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WTO warns against adopting new trade restrictions amid economic challenges

By Femi Adekoya
16 November 2022   |   3:21 am
Director-General of the World Trade Organisation (WTO) Dr. Ngozi Okonjo-Iweala has called on G20 countries, and all WTO members, to refrain from adopting new trade-restrictive measures that can further contribute to a worsening of the global economic outlook.

World Trade Organization Director-General Ngozi Okonjo-Iweala . (Photo by Fabrice COFFRINI / AFP)

Director-General of the World Trade Organisation (WTO) Dr. Ngozi Okonjo-Iweala has called on G20 countries, and all WTO members, to refrain from adopting new trade-restrictive measures that can further contribute to a worsening of the global economic outlook.

This is because, according to the 28th WTO Trade Monitoring Report on G20 trade measures, G20 economies between mid-May and mid-October 2022 introduced export restrictions at an increased pace, particularly on food and fertilizer.

“While some trade-restrictive measures have been lifted by G20 countries, the report indicates that the trend has been going in the wrong direction. Export restrictions contribute to shortages, price volatility, and uncertainty. G20 economies must build on their collective pledges from the 12th Ministerial Conference and demonstrate leadership to keep markets open and predictable, so that food and fertilizer in particular can flow to where they are needed,” said the WTO Director-General.

The report indicates that supply chains on the whole have thus far proved to be resilient, despite the war in Ukraine, the continuing impacts of the COVID-19 pandemic, the highest inflation many countries have experienced in decades, and the impacts of monetary tightening by central banks seeking to limit price increases. That said, specific industries and regions have been differently impacted.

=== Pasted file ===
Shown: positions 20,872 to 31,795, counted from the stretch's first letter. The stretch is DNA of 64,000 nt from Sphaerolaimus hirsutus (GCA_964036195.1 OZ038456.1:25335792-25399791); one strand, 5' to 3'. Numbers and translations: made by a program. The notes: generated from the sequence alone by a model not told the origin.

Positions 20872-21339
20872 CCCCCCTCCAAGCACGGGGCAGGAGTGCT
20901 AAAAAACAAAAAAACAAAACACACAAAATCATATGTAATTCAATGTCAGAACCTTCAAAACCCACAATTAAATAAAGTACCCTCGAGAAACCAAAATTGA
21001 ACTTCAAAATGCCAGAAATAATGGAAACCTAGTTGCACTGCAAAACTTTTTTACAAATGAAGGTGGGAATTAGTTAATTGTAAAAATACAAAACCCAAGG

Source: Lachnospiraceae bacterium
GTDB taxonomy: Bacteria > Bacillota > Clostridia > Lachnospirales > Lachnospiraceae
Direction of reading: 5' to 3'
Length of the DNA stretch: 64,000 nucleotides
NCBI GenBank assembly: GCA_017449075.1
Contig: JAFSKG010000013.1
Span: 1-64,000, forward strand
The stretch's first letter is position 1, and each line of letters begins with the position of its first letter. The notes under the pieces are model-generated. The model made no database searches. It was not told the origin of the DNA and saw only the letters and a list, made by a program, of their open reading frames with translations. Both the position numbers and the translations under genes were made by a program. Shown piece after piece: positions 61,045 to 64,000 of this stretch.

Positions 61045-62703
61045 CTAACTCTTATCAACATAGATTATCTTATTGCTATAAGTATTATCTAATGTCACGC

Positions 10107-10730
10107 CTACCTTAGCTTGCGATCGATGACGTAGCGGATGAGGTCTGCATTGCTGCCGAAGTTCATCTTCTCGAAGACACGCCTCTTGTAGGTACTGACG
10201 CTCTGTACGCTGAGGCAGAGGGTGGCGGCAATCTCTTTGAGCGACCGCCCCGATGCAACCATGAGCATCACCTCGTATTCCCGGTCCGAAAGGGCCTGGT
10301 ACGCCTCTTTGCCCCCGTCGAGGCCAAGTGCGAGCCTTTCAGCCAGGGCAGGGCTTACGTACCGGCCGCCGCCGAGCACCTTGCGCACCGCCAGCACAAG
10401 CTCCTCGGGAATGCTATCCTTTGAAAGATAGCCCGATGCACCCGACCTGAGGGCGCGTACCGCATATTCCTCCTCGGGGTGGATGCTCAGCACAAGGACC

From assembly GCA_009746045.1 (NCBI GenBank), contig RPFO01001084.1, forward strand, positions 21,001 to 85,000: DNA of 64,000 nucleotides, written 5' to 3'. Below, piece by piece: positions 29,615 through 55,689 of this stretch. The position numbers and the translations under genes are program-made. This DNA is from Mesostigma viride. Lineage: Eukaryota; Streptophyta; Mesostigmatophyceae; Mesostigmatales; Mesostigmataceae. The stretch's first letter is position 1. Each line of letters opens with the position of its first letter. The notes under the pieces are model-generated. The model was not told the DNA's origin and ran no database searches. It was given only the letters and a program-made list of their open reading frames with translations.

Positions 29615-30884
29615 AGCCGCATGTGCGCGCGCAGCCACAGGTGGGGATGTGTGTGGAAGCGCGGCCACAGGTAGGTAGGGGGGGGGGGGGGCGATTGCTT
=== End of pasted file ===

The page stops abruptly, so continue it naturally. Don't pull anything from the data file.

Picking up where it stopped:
Overall, the pace of implementation of new export restrictions by WTO members has increased since 2020, first in the context of the pandemic and subsequently with the war in Ukraine and the food crisis. Some of these export restrictions have been gradually lifted, but several still remain in place.

As of mid-October 2022, WTO members still had in place 52 export restrictions on food, feed and fertilizers, in addition to 27 export restrictions on products essential to combat COVID-19. Of these, 44% of the export restrictions on food, feed and fertilizers, and 63% of the pandemic-related export restrictions, were maintained by G20 economies.

During the review period, G20 economies introduced 66 new trade-facilitating measures (covering trade worth $451.8 billion) and 47 trade-restrictive measures on goods (with a trade coverage of $160.1 billion). These measures were not related to the pandemic.

At the same time, the accumulated stockpile of G20 import restrictions continued to grow. By mid-October, 11.6% of G20 imports were affected by trade-restricting measures implemented since 2009 and still in force.

Initiations of trade remedy investigations by G20 economies declined sharply during the review period (17 initiations), after a peak in 2020 that was the highest since the beginning of the trade monitoring exercise in 2009. Anti-dumping measures continued to be the most frequent trade remedy action in terms of initiations and terminations.

Similarly, the implementation of new COVID-19-related trade measures by G20 economies decelerated over the past five months, with four new such measures recorded on goods and one on services. The number of new COVID-19-related support measures to mitigate the social and economic impacts of the pandemic also fell sharply over the past five months.

Since the beginning of the pandemic, 201 COVID-19 trade and trade-related measures in goods were implemented by G20 economies. Most (61%) were trade facilitating, while the rest (39%) could be considered trade restrictive.

G20 economies also continued to phase out pandemic-related import and export measures. By mid-October 2022, 77% of export restrictions had been repealed, leaving 17 restrictions in place. Although the number of the pandemic-related trade restrictions in place decreased, their trade coverage remained significant, at $122.0 billion.